But there were also signs indicating that the Union commander-in-chief had wrestled with slavery as the core issue of the bloody war. Just a week before publishing his reply to Greeley, on August 14, 1862, he met with a group of prominent black men in the White House and suggested that free blacks should leave for another country, hinting that the president believed the departure of blacks from America would cause the fight to cease to exist. [11] And in his second inauguration, Lincoln finally defined the conflict as a war to abolish slavery, ensuring that the triumph of the Union means the collapse of this deplorable institution in the United States. To African Americans, this affirmation is a promise of racial equality and justice that they were denied for two hundred and fifty years on this continent – a promise made by the president and would be fulfilled by the president himself in his second term.

The second significance of the address lies in the inclusive tone of the words. Historian Ronald C. White notes that Lincoln was the first president that wins a second term since Andrew Jackson. Generally, a reelected president tends to open their inaugural remark with a statement of personal appreciation for the citizens who had entrusted the responsibility of leading the nation to them., the way Thomas Jefferson, James Madison, James Monroe, and Andrew Jackson did. [12] By contrast, Lincoln in his 1865 address only used personal pronouns twice throughout the whole address. Instead, he employed extensively what White called “inclusive language”, with words like “both” and “all” appearing repeatedly [13]. Contrary to the hope of many spectators, Lincoln neither vented his anger toward the South nor professed any self-congratulations. The president again continued his inclusive language in the fourth paragraph:

Both read the same Bible, and pray to the same God; and each invokes His aid against the other. It may seem strange that any men should dare to ask a just God’s assistance in wringing their bread from the sweat of other men’s faces; but let us judge not that we be not judged. The prayers of both could not be answered; that of neither has been answered fully. [14]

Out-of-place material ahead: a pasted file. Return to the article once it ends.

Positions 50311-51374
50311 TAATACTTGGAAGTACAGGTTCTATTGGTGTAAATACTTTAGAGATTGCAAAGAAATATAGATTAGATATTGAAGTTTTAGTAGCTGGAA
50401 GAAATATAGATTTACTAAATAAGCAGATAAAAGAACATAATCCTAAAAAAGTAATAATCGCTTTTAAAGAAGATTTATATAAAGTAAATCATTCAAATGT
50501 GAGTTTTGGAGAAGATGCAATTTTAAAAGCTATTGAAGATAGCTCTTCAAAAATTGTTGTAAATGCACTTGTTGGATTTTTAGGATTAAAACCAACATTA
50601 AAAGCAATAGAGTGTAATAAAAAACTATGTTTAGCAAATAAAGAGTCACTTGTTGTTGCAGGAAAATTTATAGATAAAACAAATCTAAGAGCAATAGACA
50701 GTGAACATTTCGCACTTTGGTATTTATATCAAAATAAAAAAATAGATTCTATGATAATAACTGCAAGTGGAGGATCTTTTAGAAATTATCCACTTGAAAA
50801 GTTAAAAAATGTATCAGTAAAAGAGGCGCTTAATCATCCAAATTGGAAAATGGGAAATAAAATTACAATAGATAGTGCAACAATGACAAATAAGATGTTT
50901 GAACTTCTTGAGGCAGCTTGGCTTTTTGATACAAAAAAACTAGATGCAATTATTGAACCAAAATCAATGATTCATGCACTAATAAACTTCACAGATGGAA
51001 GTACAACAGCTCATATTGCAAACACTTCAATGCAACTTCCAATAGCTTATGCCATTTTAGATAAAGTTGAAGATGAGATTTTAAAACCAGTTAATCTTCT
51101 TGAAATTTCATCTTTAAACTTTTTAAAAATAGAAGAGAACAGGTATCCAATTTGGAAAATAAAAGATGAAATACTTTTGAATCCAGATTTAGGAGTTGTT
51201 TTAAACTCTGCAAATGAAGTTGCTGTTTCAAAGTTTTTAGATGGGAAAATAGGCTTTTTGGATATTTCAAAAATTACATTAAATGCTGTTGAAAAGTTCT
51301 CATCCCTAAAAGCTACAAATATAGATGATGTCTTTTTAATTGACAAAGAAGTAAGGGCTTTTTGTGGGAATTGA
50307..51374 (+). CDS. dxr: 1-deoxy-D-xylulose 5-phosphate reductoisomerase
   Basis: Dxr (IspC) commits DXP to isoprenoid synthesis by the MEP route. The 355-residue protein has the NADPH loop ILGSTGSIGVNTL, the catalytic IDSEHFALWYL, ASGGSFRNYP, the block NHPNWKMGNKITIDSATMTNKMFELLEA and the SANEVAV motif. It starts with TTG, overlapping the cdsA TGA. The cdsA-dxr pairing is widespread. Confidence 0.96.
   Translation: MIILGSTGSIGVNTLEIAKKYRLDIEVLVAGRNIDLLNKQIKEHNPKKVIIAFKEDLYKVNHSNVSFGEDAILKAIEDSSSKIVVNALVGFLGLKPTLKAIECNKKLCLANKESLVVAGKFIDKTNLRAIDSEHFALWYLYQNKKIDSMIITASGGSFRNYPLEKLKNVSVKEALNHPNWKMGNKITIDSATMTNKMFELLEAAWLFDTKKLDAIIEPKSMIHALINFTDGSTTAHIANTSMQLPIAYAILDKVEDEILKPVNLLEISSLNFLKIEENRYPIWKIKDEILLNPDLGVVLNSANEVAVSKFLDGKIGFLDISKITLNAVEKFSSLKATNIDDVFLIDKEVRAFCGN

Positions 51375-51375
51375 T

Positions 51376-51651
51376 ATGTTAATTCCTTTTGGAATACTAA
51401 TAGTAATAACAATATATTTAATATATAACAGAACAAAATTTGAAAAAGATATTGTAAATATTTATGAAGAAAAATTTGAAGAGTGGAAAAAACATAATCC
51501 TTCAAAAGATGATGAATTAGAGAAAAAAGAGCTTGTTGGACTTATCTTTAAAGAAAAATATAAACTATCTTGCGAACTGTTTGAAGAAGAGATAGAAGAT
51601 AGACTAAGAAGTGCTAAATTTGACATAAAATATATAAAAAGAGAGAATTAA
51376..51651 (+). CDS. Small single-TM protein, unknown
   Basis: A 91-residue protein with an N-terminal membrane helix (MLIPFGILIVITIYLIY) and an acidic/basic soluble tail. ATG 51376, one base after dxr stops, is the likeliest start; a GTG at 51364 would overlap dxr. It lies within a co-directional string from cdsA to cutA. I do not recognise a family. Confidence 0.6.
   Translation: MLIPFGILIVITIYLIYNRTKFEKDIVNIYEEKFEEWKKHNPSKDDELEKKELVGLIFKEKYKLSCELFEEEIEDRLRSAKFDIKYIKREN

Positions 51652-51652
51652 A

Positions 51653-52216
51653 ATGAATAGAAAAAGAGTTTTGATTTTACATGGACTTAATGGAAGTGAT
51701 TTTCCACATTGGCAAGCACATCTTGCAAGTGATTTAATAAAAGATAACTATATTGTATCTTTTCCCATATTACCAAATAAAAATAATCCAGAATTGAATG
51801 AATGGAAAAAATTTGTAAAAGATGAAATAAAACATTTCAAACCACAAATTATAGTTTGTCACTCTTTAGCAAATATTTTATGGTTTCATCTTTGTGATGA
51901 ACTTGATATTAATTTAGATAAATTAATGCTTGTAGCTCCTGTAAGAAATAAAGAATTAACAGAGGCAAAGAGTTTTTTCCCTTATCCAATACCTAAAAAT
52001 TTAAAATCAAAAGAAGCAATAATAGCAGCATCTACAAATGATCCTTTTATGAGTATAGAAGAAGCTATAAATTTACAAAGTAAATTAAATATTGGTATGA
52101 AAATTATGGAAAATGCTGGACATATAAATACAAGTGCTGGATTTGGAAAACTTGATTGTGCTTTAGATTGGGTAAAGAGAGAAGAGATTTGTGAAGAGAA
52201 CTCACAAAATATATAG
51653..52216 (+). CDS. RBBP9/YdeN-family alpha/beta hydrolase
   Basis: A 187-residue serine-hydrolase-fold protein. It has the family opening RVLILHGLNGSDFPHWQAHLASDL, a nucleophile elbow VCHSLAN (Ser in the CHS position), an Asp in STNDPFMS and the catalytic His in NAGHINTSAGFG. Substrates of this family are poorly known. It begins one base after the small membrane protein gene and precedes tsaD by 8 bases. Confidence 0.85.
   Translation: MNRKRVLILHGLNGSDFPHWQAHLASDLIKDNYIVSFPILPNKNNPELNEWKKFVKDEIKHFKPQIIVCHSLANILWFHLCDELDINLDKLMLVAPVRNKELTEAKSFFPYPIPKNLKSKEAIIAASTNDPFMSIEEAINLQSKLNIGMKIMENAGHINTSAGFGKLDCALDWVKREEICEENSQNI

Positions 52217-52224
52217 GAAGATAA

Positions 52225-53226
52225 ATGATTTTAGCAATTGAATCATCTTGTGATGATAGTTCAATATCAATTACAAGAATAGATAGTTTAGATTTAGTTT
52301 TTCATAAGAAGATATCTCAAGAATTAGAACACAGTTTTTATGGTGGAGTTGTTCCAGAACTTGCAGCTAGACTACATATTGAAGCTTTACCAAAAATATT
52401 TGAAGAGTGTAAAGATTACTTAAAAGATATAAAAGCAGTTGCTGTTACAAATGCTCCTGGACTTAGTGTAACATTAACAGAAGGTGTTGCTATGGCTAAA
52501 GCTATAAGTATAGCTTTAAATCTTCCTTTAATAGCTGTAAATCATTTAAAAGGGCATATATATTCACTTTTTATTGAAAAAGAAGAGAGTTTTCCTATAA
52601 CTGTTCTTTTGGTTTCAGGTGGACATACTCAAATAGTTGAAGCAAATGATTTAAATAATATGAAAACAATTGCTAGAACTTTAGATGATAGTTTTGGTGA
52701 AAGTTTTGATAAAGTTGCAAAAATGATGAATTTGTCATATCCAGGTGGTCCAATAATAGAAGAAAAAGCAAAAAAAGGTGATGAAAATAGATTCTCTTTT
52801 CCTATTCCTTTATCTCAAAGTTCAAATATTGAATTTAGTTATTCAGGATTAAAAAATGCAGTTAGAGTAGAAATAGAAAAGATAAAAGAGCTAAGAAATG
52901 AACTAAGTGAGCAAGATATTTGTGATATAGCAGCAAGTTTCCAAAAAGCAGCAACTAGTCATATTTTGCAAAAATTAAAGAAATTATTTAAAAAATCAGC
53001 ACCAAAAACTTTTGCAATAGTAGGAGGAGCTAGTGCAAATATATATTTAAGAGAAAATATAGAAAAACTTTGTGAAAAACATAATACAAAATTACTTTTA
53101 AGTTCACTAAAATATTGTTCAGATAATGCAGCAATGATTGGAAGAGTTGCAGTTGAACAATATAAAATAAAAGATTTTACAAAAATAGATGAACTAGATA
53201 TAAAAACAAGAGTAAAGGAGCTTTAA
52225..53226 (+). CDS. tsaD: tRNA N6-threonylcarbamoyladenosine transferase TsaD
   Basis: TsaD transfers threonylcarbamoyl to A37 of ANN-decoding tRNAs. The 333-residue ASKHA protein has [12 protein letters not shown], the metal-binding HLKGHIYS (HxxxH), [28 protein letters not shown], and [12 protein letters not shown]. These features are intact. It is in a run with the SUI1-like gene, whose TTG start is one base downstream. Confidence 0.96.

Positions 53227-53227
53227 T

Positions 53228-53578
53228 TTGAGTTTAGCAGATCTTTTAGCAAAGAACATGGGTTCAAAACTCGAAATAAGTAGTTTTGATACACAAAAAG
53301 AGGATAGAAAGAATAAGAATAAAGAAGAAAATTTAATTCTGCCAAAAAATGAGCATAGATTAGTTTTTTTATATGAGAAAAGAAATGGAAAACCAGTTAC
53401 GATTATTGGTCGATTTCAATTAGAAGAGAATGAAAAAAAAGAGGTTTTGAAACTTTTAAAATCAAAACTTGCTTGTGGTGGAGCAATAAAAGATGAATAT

Lincoln reminded his aroused audience of the common ties between the North and the South, that the soldiers and the people of each side “read the same Bible” and “pray to the same God”. While Lincoln pointed out the irony in the way Southern people appealed to God as they simultaneously oppressed blacks, he immediately asserted in the following sentence: “…but let us judge not that we be not judged.” Here, the president cautioned his listeners against human’s tendency to judge and retribute, and instead encouraged a sense of understanding, empathy, and forgiveness from fellow Northerners [15]. He urged for his people, to recognize “American slavery” as an offence of a whole nation rather than letting the South bear the sole burden of wrongdoings, proclaiming that it was the will of God for the catastrophic war to break out, for it will cleanse the nation of the evils of slavery no matter how long it shall take.

Inscription of the Second Inaugural Address at the Lincoln Memorial

In 700 words, there were no self-appraisals, no celebrating the military successes of the North, nor was there any chastisement of the South for tolerating and perpetuating the brutal subjugation of millions of blacks. Now a hardened politician after four tumultuous years in the capital, Lincoln understood that for “a new birth of freedom” to materialize, all hostilities must abate once the dust settles. The war was fought to resolve the hostilities and release the bitterness between two sides, and thus if hostilities and bitterness still persist after armed conflicts cease, “the war would have been in vain”. [16] Toward the end, all Lincoln tried to do was to extend an olive branch, offering the enemy his willingness to forgive and to enter a new era as a united nation of a united people:

With malice toward none; with charity for all; with firmness in the right, as God gives us to see the right, let us strive on to finish the work we are in; to bind up the nation’s wounds; to care for him who shall have borne the battle, and for his widow, and his orphan—to do all which may achieve and cherish a just, and a lasting peace, among ourselves, and with all nations. [17]